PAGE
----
Thursday, November 25, 2004
The festive looking tables with blue umbrellas on the terrace of Grapesteak, the former Summer House in Carmel Valley Village, are what originally attracted my husband Laurent and me to this restaurant. However, we chose to eat inside once we saw the fireplace, attractive art lining the walls, and the comfy chairs at well-spaced tables. Grapesteak’s owners, Nargis and André Lengacher, have infused the revamped restaurant with a good life ambience. The restaurant boasts elegant, new menu items that highlight Carmel Valley wines. The wait staff provides gracious service that was not always consistently present at the previous Summer House.
Last month, when the restaurant was still in the transition process, Laurent ordered pan-seared trout ($15.95), which arrived with a flourish. The chef spread out the fillets to look like a sting ray atop Brussels sprouts and red pepper strips. The tart-lemon caper sauce added flavor without masking the delicate flavor of the trout. Laurent said the Yukon mashed potatoes were so flavorful that they did not need any additional butter.
I tried Chef Chris’ wild boar stew in a cabernet reduction ($21.50) and was for the most part pleased with my choice. The majority of the morsels were tender and impregnated with the flavor of lingonberries, bacon, and wild mushrooms. Some morsels were not as tender as others, but I still liked this dish. The aroma of the rich sauce made me appreciate the sauce’s flavor double-fold.
The wild boar stew came with a German pasta called spaetzle that reminds the diner of the Lengachers’ German-Swiss roots. Spaetzle flour dough gets shaved through a wide-holed grater and boiled. The result looks like miniature dumplings and satisfies the appetite like a matzo ball. Chef Chris had lightly sautéed the spaetzle making it even more delicious. Braised red cabbage also came with my meal, which cut the rich sauce well.
We ordered some Carmel Valley wines with our meals. Laurent tried a Chateau Julien chardonnay ($6/glass), which he said had a pronounced oak flavor. I tried the Talbott pinot noir ($6/glass). It went well with my wild boar stew.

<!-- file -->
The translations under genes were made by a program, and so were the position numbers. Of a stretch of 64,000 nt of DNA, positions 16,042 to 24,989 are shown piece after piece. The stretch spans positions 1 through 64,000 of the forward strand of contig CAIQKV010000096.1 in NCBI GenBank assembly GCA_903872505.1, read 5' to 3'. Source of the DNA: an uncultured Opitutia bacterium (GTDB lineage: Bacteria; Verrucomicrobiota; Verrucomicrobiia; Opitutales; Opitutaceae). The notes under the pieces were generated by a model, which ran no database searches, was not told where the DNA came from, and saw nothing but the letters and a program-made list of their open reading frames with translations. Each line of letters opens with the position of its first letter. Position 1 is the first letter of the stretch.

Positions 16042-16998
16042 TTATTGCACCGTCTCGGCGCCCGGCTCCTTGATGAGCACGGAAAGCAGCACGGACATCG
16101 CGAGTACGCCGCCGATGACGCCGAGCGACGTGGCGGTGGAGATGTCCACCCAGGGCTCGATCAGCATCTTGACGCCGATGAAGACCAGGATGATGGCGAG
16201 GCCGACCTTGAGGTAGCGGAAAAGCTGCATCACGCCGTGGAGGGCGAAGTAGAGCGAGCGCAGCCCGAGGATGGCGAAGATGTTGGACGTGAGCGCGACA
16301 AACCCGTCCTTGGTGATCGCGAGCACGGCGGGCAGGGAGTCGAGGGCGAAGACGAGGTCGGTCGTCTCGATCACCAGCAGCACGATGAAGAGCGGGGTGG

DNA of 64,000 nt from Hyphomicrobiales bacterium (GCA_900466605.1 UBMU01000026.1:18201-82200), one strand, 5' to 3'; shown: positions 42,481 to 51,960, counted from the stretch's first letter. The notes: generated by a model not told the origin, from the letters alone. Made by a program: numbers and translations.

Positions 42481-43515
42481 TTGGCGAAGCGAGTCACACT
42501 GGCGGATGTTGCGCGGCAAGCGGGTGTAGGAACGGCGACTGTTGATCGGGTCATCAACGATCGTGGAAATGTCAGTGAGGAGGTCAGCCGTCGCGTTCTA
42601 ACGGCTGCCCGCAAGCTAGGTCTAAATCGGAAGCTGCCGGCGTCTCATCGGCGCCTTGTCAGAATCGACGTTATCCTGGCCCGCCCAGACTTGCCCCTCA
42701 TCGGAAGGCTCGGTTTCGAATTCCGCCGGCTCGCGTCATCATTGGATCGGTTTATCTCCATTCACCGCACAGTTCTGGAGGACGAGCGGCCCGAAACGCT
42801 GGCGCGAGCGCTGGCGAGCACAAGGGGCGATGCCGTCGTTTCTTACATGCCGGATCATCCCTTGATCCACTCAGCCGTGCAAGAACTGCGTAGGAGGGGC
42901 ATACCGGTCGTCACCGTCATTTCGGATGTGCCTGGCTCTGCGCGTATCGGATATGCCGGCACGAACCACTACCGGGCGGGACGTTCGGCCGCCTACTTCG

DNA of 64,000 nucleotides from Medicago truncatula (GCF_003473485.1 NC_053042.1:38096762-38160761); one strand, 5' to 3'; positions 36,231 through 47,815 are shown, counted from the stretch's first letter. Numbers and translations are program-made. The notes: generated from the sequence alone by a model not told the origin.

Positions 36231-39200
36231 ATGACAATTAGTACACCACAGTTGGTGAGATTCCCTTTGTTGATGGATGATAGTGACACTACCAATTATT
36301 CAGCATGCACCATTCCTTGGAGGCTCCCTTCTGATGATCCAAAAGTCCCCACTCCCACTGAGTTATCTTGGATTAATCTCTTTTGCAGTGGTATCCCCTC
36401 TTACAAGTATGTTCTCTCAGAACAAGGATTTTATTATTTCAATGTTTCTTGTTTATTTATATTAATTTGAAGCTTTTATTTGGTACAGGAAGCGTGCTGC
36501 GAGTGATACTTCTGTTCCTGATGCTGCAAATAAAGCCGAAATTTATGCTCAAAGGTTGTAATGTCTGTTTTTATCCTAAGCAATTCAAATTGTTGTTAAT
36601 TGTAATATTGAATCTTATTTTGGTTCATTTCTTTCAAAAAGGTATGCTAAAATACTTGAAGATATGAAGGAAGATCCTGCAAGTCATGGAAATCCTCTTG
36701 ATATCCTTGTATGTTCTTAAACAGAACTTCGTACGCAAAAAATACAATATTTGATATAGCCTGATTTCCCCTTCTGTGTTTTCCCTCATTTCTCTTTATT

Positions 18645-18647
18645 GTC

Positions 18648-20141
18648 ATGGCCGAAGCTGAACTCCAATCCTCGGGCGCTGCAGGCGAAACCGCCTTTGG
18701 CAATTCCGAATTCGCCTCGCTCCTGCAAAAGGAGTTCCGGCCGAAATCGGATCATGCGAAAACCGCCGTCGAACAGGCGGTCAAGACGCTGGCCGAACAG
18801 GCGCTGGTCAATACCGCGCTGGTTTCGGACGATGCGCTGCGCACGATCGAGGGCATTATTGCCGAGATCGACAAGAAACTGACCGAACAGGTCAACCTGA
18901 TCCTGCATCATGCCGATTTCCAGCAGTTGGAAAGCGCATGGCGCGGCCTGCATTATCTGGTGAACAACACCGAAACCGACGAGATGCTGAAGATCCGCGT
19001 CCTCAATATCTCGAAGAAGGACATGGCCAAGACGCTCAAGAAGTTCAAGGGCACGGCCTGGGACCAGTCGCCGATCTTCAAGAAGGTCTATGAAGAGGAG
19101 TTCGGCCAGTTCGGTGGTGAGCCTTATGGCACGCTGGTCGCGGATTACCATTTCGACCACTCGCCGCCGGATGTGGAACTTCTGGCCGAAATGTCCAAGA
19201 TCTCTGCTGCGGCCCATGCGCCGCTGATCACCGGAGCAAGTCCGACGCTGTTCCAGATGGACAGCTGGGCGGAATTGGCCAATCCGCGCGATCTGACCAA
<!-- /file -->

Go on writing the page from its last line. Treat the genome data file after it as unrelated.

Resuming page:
On a more recent visit, I tried the herb-crusted New Zealand rack of lamb in a merlot reduction with shallots ($22.95). The chef arranged the lamb in a spiral above my mashed potatoes. I ordered the lamb medium rare, and it was so tender that you could cut it with a butter knife. The delicious merlot sauce made each bite of lamb succulent, and Grapesteak truly lives up to its claim of serving wine country cuisine by having this item on the menu.
Laurent loved his sautéed Monterey Bay sand dabs ($15.25) that came with saffron risotto de-glazed in chardonnay. The sand dabs tasted like fresh caught. They were covered with a creamy sauce laced with a few sour capers. The risotto was light and a great accompaniment to the fish. Seasonal steamed vegetables like purple cabbage and red peppers with onions came with our meals.
We ordered some of Grapesteak’s tempting desserts on this visit: bread pudding ($4.95) for Laurent and a floating island ($4.95) for me. Laurent’s bread pudding was served warm with a rum sauce. He said Grapesteak’s bread pudding tasted much better than the cold versions he has sampled in the US and England. I agree that warm bread pudding represents the epitome of sweet, comfort food.
A heap of warm, freshly made, soft meringue made up the island mass in my dessert. The island floated in a yellow sea of tangy cream sauce and had sliced almonds decorating its top. I liked the savory flavor that the almonds added to the dessert. The floating island packs fewer calories than expected as it is made from egg whites, but you still might want to share it.
Grapesteak has updated the Summer House lunch menu, retaining favorites like Chinese chicken salad ($11.50), while adding items like Roma tomato buffalo mozzarella salad ($8.25), crabmeat corn chowder ($5.50), and Dungeness crab cakes with sweet pepper cream ($10.50).
The Lengachers love music, and host an opera night with dinner once a month at Grapesteak in association with the Opera Institute of California. The average set price for the three-course dinner is $24.95.
Love for art is evident and well-evidenced by the walls
covered with flower paintings by Carmel Valley artist Simon
Bull, whose work is included in the collections of the British
Royal Family and the President of Italy. Fine art and music,
fine food, and fine service all make Grapesteak a pleasurable
wine country dining experience.
6 Pilot Road, Carmel Valley Village
Tues-Fri 11:30am to 9pm
Sat and Sun 9am to 9pm